• Set aside one-on-one time for each sibling to play with a parent alone. Language development is enhanced through modeling, practice, and play with caregivers.  To make sure your child is receiving language-rich opportunities, set aside 15-20 minutes each day to play one-on-one with your child.
  • Praise the things that are going well. When you notice positive behavior, reinforce your child right away using very specific language.  For example, “Wow! You let Jonny have a turn to talk. You are a very good big brother when you let other people have a turn to talk.”

By incorporating these strategies into your daily routine, you can help your children develop healthier communication habits.  Older siblings have a special role as a “big brother” or “big sister.”  By teaching them about their special role, you can encourage your kids to feel more positive about helping their younger siblings. For more ideas about how to incorporate siblings into your child’s speech and language development, visit the blog, Encouraging Siblings to Help With Speech & Language Practice.

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Encouraging Siblings to Help With Speech & Language Practice

Save Time By Getting The Whole Family Involved

One of the most important contributors to progress in speech-language therapy is consistent practice at home. I often compare therapy to working-out at the gym: once a week is unlikely to make a big impact. In order to master new speech and language skills, Young Sisters Reading To Each Otherchildren should practice several times during the week, which is no easy task for the average family that juggles sibling activities and busy schedules. Parents frequently share their challenge to find time for one-on-one practice with their child, especially with competing sibling demands. With a little creativity, however, this task is not impossible! Here are a few tips to practice your child’s speech and language goals while incorporating siblings.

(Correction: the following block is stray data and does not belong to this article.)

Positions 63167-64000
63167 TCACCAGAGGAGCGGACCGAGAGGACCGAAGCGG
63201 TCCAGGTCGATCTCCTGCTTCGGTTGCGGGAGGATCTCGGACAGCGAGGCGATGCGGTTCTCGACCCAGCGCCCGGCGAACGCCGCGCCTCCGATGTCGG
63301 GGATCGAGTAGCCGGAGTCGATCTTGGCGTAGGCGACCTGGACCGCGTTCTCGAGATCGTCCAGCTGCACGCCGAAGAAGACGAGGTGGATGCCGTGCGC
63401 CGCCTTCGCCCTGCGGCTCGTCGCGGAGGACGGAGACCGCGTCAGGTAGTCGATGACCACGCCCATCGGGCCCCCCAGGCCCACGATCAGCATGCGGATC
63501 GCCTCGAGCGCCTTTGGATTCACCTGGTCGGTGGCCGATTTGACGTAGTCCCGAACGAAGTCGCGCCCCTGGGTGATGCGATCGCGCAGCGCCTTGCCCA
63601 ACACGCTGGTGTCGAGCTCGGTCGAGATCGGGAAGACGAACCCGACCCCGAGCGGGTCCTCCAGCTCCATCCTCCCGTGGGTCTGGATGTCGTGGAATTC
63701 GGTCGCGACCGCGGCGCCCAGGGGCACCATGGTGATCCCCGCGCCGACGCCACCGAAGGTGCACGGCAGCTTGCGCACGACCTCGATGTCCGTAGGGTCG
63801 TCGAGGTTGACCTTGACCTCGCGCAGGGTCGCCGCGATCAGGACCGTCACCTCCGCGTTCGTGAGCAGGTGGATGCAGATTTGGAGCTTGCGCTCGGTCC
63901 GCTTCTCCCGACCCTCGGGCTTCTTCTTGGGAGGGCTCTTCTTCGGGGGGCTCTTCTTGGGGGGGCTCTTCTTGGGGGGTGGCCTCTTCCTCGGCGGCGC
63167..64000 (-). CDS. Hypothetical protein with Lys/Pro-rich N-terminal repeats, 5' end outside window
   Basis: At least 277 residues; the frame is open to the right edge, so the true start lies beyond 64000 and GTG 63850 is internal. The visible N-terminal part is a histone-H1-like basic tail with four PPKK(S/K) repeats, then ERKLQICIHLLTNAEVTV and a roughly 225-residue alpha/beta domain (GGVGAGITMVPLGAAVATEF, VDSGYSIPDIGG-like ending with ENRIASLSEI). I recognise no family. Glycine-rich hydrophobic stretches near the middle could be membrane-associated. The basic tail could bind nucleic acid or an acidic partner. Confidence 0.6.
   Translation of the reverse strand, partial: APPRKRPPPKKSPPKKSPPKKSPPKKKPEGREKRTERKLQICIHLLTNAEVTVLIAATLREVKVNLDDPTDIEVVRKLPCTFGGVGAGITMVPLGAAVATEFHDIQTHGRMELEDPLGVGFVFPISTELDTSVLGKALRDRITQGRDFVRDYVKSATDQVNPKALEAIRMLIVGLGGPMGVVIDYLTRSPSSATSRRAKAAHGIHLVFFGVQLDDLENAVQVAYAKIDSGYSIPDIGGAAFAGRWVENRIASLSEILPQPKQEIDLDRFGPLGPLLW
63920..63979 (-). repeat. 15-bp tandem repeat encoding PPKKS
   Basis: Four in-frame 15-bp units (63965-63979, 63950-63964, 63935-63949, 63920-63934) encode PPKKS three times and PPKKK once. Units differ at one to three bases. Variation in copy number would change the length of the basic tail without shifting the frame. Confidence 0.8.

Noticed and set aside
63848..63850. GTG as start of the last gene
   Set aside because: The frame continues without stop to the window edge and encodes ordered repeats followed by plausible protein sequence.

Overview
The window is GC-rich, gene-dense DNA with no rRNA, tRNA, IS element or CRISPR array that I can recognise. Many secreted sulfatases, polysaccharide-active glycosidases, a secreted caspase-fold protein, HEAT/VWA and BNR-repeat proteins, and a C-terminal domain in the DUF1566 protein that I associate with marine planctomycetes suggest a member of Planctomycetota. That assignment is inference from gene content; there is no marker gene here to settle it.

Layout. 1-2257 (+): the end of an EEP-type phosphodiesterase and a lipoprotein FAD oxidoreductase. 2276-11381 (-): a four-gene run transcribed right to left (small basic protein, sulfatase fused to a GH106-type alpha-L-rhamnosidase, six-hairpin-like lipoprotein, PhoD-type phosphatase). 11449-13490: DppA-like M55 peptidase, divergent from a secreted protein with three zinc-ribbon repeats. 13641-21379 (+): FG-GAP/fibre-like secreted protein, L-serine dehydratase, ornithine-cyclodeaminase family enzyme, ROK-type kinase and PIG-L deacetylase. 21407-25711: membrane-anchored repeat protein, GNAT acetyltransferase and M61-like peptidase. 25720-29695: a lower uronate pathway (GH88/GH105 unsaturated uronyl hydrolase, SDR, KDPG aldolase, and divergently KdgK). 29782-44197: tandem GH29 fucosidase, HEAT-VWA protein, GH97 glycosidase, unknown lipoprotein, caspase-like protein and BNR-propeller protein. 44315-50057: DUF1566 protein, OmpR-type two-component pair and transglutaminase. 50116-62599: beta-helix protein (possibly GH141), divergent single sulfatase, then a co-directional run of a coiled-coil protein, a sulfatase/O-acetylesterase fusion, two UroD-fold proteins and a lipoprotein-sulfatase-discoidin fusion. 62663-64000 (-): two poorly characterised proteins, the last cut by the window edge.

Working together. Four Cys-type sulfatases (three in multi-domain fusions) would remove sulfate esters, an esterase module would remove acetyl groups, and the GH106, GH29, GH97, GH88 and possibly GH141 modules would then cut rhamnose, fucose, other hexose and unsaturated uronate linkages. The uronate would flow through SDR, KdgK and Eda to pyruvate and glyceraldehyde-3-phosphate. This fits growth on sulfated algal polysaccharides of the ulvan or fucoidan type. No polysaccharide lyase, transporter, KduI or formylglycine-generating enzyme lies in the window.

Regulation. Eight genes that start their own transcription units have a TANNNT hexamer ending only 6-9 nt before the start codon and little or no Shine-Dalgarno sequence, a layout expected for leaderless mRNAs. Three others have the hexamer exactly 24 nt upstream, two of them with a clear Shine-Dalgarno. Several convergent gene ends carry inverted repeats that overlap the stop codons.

Tips to encourage positive speech-language skills among siblings

  • Create an atmosphere of support and encouragement among siblings. Talk to your kids about “kind” things to say to each other. Give them specific examples of phrases to encourage their sibling’s speech and language, such as “I like when you share your idea”, or “You’re really good at saying your S-sound!”. Praise your kids every time you hear encouraging words (e.g. “Wow, that was a kind thing to say. You’re a really good big brother.”)
  • Minimize interrupting between siblings by encouraging “talking turns”. Competing for a turn to talk can exacerbate speech and language difficulties. Foster a safe environment to talk and share, by explaining “talking turns” to your kids (e.g. “It’s Ava’s talking turn right now. You’re talking turn is next!”). If needed, use a tangible object (e.g. a ball, a pretend microphone, a teddy bear) to pass back and forth during each talking turn.
  • Encourage siblings to be “active listeners”. Explain what active listening is (e.g. “We listen with our ears, our eyes are looking at the person talking, our mouth is not talking, our body is still, our hands are quiet,” etc.) Praise active listening skills as you observe them (e.g. “Wow Alex! You are such a good listener! Your eyes are looking at Ava. I can tell you’re listening.”).
  • Incorporate siblings into practice games and activities. Ask your child’s speech therapist for specific activities that are hand-tailored to your child’s therapy goals. As you play together, include siblings in practicing target speech sounds or language structures. Encourage your kids to give one another positive feedback (e.g. “That was a really good S-sound!” or “That was a really good try!”). Listening to each other while practicing will build greater awareness and self-monitoring skills.

Fun activities to get siblings involved in speech and language practice

  • Practice following directions during “Simon Says”.
  • Read books together and take turns answering questions, labeling objects or retelling the story in your own words (depending on each child’s level).